Now it’s time to talk about the stuff that makes this sneaker so unique, cutting-edge, out of the future or however you want to call it, and that is the power lacing system itself. I won’t get into details of how every single piece of the mechanism works and all of that geek stuff, although it’s really interesting. It’s better to see & hear than to read about it. So after you’re finished reading this review, I highly recommend going on YouTube for some dope behind the design knowledge in the form of a video.

So, basically, the Adapt BB’s have some type of built-in sensors that track your foot’s shape and all of the information needed to automatically tighten up for optimal fit. From there, you can use two individual buttons on the shoe to tighten more or loosen it up to your liking. Or you can use the app on your phone to do the same thing, plus creating your individual preset. Man… This whole power lacing system is out of this world. It’s just something about you watching them create that custom one-to-one fit with the press of a button or swipe of a finger. It really makes you feel like you’re wearing something taken straight out of the feature. One day you dream about this as a kid, the other you hold that in your hand…

Pushing aside the novelty factor, is this stuff any practical, though? The answer is YES. Without a doubt, the power lacing system & the shoe itself is ready to be put against some true on-court beating. As throughout the whole testing phase I didn’t experience any issues or bugs with the mechanism or the app itself.

Unlike the traditional lacing system, the power lacing system allows your configured lockdown preset to be kept throughout the whole play session, without a need of readjusting it. Or when you’re still in the break-in stage, you can easily readjust the fit on the go, like literally during the possession, with just one press of a button. Just don’t go too hard on it since you can lose your foot’s blood pressure real quick.

On the other hand, the traditional lacing system still has an edge over the automated one for having way more adjustability freedom. For instance, you can tighten the midfoot but keep the ankle section looser. As with the power lacing system on the Adapt BB you only have the option whether to tighten or loosen the whole construction at once. I hope to see this get updated in the next version if there’s going to be one.

Now as far as the sizing goes – it did remind me of the journey you had to go through with the PG3 to eventually enjoy playing in them. This time around, it wasn’t that major of a deal as the Adapt BB’s aren’t that narrow. Though, in the first few days, I was experiencing mild pinching in the lateral side where the mini swoosh logo is located. But that went away after they broke in. So that being said, for regular, narrow footers I recommend going true to size. Whereas wide foot owners might want to go save and pick half a size bigger pair.



As I mentioned earlier, you do have an internal U plate within the upper which in tandem with raised midsole is there for foot’s lateral containment. It might sound minimal, however, the set-up does absorb that lateral pressure & force created by the foot quite solid. Same scenario with the heel. The rare portion of the shoe is nicely molded and has probably the most rigid internal heel counter, so heel slippage isn’t a concern in these. And, no, I did not forget to mention that pony external heel counter which is there basically only for the looks.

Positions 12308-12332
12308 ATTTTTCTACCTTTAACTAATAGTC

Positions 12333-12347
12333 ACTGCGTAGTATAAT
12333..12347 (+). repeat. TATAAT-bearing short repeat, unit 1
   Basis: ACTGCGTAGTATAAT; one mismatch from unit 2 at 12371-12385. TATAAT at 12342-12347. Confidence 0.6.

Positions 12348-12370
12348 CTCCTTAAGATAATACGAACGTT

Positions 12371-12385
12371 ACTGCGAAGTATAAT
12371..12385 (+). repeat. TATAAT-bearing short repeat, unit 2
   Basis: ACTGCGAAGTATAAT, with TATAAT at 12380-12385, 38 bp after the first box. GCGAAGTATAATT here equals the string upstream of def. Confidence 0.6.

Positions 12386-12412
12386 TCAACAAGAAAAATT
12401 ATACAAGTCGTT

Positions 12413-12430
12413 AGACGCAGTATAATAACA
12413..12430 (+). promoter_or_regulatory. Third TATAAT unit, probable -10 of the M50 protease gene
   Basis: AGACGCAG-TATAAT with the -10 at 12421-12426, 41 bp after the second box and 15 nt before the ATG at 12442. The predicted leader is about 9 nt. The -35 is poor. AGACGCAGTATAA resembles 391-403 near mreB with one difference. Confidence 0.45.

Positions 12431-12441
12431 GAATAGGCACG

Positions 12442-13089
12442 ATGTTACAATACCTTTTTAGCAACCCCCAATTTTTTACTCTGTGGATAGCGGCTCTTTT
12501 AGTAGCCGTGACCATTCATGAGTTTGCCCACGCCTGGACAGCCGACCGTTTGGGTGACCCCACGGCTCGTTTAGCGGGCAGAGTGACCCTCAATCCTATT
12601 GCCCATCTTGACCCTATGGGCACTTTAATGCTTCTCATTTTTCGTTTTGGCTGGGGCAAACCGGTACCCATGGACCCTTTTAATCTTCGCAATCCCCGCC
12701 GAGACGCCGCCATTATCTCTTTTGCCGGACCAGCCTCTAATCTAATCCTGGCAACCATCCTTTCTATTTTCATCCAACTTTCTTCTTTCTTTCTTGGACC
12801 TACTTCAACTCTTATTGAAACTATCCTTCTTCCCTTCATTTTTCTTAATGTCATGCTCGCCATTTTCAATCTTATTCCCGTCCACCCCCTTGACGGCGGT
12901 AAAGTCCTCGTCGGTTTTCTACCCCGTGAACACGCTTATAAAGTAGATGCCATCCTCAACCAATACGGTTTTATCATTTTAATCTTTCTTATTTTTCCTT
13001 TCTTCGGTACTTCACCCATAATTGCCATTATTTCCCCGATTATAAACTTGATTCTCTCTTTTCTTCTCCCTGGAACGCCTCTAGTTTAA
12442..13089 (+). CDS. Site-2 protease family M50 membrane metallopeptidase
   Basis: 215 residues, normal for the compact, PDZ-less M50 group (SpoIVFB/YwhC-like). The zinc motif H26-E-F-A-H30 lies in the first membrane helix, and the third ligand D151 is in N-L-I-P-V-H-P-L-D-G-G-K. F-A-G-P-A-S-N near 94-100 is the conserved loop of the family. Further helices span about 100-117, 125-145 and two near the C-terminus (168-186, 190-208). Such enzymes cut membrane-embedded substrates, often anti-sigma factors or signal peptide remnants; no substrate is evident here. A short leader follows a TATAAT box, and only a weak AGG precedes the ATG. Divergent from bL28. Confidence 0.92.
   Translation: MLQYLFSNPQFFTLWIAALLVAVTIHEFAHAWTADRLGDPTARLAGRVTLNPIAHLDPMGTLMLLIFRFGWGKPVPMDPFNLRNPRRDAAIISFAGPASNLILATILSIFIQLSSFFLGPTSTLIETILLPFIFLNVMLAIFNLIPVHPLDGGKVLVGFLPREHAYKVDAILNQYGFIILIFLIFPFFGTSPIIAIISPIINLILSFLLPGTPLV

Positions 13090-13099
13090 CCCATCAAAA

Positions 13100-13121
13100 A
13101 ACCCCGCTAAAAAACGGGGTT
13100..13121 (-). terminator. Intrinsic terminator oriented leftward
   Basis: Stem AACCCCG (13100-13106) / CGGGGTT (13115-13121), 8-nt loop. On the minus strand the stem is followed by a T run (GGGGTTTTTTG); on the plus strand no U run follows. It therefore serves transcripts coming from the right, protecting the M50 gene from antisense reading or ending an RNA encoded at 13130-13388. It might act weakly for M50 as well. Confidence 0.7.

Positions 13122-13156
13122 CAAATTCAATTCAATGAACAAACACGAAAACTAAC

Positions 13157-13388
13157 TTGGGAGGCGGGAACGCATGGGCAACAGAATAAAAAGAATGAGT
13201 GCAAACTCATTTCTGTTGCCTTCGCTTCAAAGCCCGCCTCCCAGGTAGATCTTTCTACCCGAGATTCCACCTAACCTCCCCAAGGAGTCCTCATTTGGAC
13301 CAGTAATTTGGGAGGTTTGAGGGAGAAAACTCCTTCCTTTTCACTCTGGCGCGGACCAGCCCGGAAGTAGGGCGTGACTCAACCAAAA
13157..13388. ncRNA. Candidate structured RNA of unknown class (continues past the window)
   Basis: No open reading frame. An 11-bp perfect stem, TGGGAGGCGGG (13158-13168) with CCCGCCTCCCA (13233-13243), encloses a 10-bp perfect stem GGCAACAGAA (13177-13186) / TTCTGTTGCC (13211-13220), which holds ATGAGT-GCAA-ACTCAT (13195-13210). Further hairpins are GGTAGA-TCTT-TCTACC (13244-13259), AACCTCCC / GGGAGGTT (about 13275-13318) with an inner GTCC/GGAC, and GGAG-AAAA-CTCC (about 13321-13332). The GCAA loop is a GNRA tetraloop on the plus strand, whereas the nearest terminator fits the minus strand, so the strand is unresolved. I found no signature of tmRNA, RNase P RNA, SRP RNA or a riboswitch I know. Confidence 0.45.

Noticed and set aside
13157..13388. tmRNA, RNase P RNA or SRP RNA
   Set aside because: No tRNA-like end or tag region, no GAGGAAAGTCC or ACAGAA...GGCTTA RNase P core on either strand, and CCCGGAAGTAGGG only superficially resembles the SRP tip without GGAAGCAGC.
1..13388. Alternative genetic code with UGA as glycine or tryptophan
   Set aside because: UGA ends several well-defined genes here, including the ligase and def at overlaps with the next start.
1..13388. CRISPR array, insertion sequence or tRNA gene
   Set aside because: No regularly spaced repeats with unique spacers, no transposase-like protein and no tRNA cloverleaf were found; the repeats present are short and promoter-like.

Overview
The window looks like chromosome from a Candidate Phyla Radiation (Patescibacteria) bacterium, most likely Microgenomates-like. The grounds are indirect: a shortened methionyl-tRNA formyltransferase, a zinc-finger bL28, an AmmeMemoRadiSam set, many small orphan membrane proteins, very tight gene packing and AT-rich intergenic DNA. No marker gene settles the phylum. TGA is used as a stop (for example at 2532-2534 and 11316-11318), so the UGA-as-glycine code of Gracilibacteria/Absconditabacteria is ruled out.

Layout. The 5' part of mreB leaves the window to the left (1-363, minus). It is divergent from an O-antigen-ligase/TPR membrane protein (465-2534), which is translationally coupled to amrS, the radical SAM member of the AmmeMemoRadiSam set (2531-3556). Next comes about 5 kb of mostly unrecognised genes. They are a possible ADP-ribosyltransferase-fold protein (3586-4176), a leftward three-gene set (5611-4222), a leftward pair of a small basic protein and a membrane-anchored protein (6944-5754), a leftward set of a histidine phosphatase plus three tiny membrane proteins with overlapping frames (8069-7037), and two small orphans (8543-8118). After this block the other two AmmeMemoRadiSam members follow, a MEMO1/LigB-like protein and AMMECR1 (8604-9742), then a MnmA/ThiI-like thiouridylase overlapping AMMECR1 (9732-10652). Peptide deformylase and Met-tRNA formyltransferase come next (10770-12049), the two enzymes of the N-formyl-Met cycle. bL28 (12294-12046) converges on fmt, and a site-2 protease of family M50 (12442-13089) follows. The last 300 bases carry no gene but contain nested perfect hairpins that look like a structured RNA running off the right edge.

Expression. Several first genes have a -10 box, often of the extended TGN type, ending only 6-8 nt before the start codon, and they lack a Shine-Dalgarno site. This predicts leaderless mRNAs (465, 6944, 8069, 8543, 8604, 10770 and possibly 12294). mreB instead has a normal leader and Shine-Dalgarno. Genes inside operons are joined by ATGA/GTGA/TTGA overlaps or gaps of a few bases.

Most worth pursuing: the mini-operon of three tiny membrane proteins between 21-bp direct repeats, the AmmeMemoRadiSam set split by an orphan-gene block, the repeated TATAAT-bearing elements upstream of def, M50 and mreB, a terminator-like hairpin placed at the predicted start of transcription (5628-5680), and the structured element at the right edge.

The only concern I had must be related to the fact that in some situations the shoe did feel a bit “tippy” due to the pretty thick & soft midsole. Wish it could have some type of caging on the lateral side to eliminate that sensation, as it feels like the outrigger is the only part in the midsole that keeps your ass from busting out. Personally, that never happened to me. But for more explosive fleshier players there’s a risk.



As the world’s biggest sportswear company, Nike has to carry the responsibility on its shoulders for consistently pushing the limits and dictating the newest innovations for the rest of the sportswear world to follow. Therefore, the Nike Adapt BB is the pinnacle of the on-court performers as far as tech goes. Nike already had enough experience in the past that allowed them to build the latest, most cutting edge tech around solid performance. And although this is only the first glimpse of the feature, and there’s a lot of room for feature improvements, it’s already the exciting one.

Now let’s talk about less exciting stuff – the price. For the Adapt BB’s to be in your rotation you will need to drop some huge bills, like really huge. And I’m not talking about the retail price. That train is long gone. What I’m talking about is near $400… Yep, it’s freaking nuts. Yet, it might sound stupid, but I sincerely think that it’s worth it. But not for everyone, though.

If you’re the person who is looking for his next performer to beat on them local courts – they’re not for you. Better save your hard earned money and pick one of the elite performers for more than half a price. But if you happen to already own more than one basketball sneaker in your rotation, and the Adapt BB’s would be like your flex day go to’s, then go ahead and pull the trigger. You definitely won’t regret it as these bad boys will be the head turners, conversation starters, you gonna make some new friends, possibly, some chicks as well. Ohh… Also, add that wireless charging dock to the list as well. Little easter egg for y’all – it can charge your phone or even four of them. Damn… They’re gonna love you for that.



Hope you enjoyed my Performance Review on the NIKE ADAPT BB. What are your thoughts on them? Let me know!
If you have any questions don’t hesitate to comment down below!